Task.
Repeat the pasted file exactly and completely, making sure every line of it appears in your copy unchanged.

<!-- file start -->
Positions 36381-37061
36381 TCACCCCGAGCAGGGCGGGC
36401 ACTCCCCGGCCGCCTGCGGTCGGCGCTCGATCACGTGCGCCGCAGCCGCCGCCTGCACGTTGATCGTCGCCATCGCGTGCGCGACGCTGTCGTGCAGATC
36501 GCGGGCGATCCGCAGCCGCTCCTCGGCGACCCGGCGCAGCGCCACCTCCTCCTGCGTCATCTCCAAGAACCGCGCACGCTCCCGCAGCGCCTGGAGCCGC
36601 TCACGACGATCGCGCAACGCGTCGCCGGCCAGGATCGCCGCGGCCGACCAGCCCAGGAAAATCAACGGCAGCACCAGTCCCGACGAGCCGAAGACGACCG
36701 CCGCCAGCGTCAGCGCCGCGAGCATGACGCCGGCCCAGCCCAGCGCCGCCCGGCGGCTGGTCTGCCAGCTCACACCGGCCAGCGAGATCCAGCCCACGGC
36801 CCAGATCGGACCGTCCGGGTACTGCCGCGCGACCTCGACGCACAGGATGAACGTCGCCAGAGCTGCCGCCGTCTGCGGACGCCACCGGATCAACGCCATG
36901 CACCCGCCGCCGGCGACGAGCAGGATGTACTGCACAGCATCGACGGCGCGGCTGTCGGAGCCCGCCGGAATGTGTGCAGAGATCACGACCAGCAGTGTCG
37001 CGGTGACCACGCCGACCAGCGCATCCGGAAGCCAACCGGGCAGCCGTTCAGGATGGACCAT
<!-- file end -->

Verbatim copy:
Positions 36381-37061
36381 TCACCCCGAGCAGGGCGGGC
36401 ACTCCCCGGCCGCCTGCGGTCGGCGCTCGATCACGTGCGCCGCAGCCGCCGCCTGCACGTTGATCGTCGCCATCGCGTGCGCGACGCTGTCGTGCAGATC
36501 GCGGGCGATCCGCAGCCGCTCCTCGGCGACCCGGCGCAGCGCCACCTCCTCCTGCGTCATCTCCAAGAACCGCGCACGCTCCCGCAGCGCCTGGAGCCGC
36601 TCACGACGATCGCGCAACGCGTCGCCGGCCAGGATCGCCGCGGCCGACCAGCCCAGGAAAATCAACGGCAGCACCAGTCCCGACGAGCCGAAGACGACCG
36701 CCGCCAGCGTCAGCGCCGCGAGCATGACGCCGGCCCAGCCCAGCGCCGCCCGGCGGCTGGTCTGCCAGCTCACACCGGCCAGCGAGATCCAGCCCACGGC
36801 CCAGATCGGACCGTCCGGGTACTGCCGCGCGACCTCGACGCACAGGATGAACGTCGCCAGAGCTGCCGCCGTCTGCGGACGCCACCGGATCAACGCCATG
36901 CACCCGCCGCCGGCGACGAGCAGGATGTACTGCACAGCATCGACGGCGCGGCTGTCGGAGCCCGCCGGAATGTGTGCAGAGATCACGACCAGCAGTGTCG
37001 CGGTGACCACGCCGACCAGCGCATCCGGAAGCCAACCGGGCAGCCGTTCAGGATGGACCAT